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<![CDATA[Loss of BAP1 Expression Is Very Rare in Pancreatic Ductal Adenocarcinoma]]> https://www.researchpad.co/article/5989da29ab0ee8fa60b81e3f

Background

Pancreatic cancer is both common and highly lethal and therefore new biomarkers or potential targets for treatment are needed. Loss of BRCA associated protein-1 (BAP1) expression has been found in up to a quarter of intrahepatic cholangiocarcinomas. Given the close anatomical relationship between intrahepatic cholangiocarcinoma and pancreatic ductal adenocarcinoma, we therefore sought to investigate the frequency of loss of BAP1 expression in pancreatic ductal adenocarcinoma.

Methods

The records of the department of Anatomical Pathology Royal North Shore Hospital, Sydney, Australia, were searched for cases of pancreatic ductal adenocarcinoma diagnosed between 1992 and 2014 with material available in archived formalin fixed paraffin embedded tissue blocks. Immunohistochemistry for BAP1 was performed on tissue microarray sections and if staining was equivocal or negative it was confirmed on whole sections. Negative staining for BAP1 was defined as loss of expression in all neoplastic nuclei, with preserved expression in non-neoplastic cells which acted as an internal positive control.

Results

Loss of BAP1 expression was found in only 1 of 306 (0.33%) pancreatic ductal adenocarcinomas. This case was confirmed to demonstrate diffuse loss of expression throughout all neoplastic cells in multiple blocks, consistent with BAP1 loss being an early clonal event. All other cases demonstrated positive expression of BAP1.

Conclusion

We conclude that, in contrast to intrahepatic cholangiocarcinoma, loss of expression of BAP1 occurs very rarely in pancreatic ductal adenocarcinoma. Therefore BAP1 inactivation is unlikely to be a frequent driver abnormality in pancreatic adenocarcinoma.

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<![CDATA[Improved Pancreatic Adenocarcinoma Diagnosis in Jaundiced and Non-Jaundiced Pancreatic Adenocarcinoma Patients through the Combination of Routine Clinical Markers Associated to Pancreatic Adenocarcinoma Pathophysiology]]> https://www.researchpad.co/article/5989dad8ab0ee8fa60bb8b64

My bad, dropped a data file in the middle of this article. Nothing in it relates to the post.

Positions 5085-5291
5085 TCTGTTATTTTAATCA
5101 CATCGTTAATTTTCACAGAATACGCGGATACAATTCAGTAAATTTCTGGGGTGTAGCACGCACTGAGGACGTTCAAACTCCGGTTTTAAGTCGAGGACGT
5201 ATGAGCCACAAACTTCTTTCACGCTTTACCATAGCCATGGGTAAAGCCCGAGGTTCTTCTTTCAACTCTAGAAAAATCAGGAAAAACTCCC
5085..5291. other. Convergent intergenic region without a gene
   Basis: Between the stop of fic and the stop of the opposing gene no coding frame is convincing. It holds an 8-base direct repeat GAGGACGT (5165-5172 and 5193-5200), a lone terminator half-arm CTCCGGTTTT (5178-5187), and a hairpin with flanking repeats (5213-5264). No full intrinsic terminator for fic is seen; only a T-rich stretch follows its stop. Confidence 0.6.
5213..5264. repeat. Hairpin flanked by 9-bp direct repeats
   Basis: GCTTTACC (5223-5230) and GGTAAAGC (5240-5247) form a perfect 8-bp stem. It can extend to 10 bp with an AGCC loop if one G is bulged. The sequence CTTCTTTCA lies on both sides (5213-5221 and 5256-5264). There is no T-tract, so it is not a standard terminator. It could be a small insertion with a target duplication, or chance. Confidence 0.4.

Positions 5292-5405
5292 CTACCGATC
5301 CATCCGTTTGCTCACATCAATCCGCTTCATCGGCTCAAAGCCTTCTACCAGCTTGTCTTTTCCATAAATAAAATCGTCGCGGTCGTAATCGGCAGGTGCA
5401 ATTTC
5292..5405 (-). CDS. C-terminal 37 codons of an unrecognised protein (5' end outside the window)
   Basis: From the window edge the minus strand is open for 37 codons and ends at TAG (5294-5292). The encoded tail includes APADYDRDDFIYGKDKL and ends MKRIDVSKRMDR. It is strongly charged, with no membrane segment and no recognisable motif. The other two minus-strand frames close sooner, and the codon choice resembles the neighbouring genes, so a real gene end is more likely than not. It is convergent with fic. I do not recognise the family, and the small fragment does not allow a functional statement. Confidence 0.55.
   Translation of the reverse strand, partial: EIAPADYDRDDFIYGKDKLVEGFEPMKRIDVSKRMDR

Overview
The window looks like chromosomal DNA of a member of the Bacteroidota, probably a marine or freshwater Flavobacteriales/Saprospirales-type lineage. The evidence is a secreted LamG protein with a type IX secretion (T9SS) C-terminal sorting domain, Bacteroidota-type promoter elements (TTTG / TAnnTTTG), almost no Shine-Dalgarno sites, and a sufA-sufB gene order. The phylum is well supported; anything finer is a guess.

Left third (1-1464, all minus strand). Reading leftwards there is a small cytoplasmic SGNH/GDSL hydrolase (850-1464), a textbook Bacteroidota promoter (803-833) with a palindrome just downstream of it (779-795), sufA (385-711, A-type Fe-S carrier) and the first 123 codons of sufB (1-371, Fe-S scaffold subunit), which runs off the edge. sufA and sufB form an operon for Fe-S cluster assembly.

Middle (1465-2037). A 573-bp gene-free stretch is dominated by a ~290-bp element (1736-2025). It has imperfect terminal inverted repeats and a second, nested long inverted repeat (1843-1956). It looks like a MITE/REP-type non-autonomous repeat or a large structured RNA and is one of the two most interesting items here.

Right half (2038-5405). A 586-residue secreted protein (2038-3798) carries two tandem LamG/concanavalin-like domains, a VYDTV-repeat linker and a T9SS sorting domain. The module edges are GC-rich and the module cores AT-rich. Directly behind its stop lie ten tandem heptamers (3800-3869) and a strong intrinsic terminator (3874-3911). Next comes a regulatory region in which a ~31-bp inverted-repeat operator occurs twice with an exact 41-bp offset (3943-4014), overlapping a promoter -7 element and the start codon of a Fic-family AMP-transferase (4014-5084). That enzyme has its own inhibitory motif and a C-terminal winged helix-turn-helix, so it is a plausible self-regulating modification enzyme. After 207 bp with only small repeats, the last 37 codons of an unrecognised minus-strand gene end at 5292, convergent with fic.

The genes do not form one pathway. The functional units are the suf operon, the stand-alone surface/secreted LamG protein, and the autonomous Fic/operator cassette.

Background

There is still no reliable biomarker for the diagnosis of pancreatic adenocarcinoma. Carbohydrate antigen 19–9 (CA 19–9) is a tumor marker only recommended for pancreatic adenocarcinoma follow-up. One of the clinical problems lies in distinguishing between this cancer and other benign pancreatic diseases such as chronic pancreatitis. In this study we will assess the value of panels of serum molecules related to pancreatic cancer physiopathology to determine whether alone or in combination could help to discriminate between these two pathologies.

Methods

CA 19–9, carcinoembryonic antigen (CEA), C-reactive protein, albumin, insulin growth factor-1 (IGF-1) and IGF binding protein-3 were measured using routine clinical analyzers in a cohort of 47 pancreatic adenocarcinoma, 20 chronic pancreatitis and 15 healthy controls.

Results

The combination of CA 19–9, IGF-1 and albumin resulted in a combined area under the curve (AUC) of 0.959 with 93.6% sensitivity and 95% specificity, much higher than CA 19–9 alone. An algorithm was defined to classify the patients as chronic pancreatitis or pancreatic cancer with the above specificity and sensitivity. In an independent validation group of 20 pancreatic adenocarcinoma and 13 chronic pancreatitis patients, the combination of the four molecules classified correctly all pancreatic adenocarcinoma and 12 out of 13 chronic pancreatitis patients.

Conclusions

Although this panel of markers should be validated in larger cohorts, the high sensitivity and specificity values and the convenience to measure these parameters in clinical laboratories shows great promise for improving pancreatic adenocarcinoma diagnosis.

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<![CDATA[Low lamin A expression in lung adenocarcinoma cells from pleural effusions is a pejorative factor associated with high number of metastatic sites and poor Performance status]]> https://www.researchpad.co/article/5aafc016463d7e7cbd913598

The type V intermediate filament lamins are the principal components of the nuclear matrix, including the nuclear lamina. Lamins are divided into A-type and B-type, which are encoded by three genes, LMNA, LMNB1, and LMNB2. The alternative splicing of LMNA produces two major A-type lamins, lamin A and lamin C. Previous studies have suggested that lamins are involved in cancer development and progression. A-type lamins have been proposed as biomarkers for cancer diagnosis, prognosis, and/or follow-up. The aim of the present study was to investigate lamins in cancer cells from metastatic pleural effusions using immunofluorescence, western blotting, and flow cytometry. In a sub-group of lung adenocarcinomas, we found reduced expression of lamin A but not of lamin C. The reduction in lamin A expression was correlated with the loss of epithelial membrane antigen (EMA)/MUC-1, an epithelial marker that is involved in the epithelial to mesenchymal transition (EMT). Finally, the lamin A expression was inversely correlated with the number of metastatic sites and the WHO Performance status, and association of pleural, bone and lung metastatic localizations was more frequent when lamin A expression was reduced. In conclusion, low lamin A but not lamin C expression in pleural metastatic cells could represent a major actor in the development of metastasis, associated with EMT and could account for a pejorative factor correlated with a poor Performance status.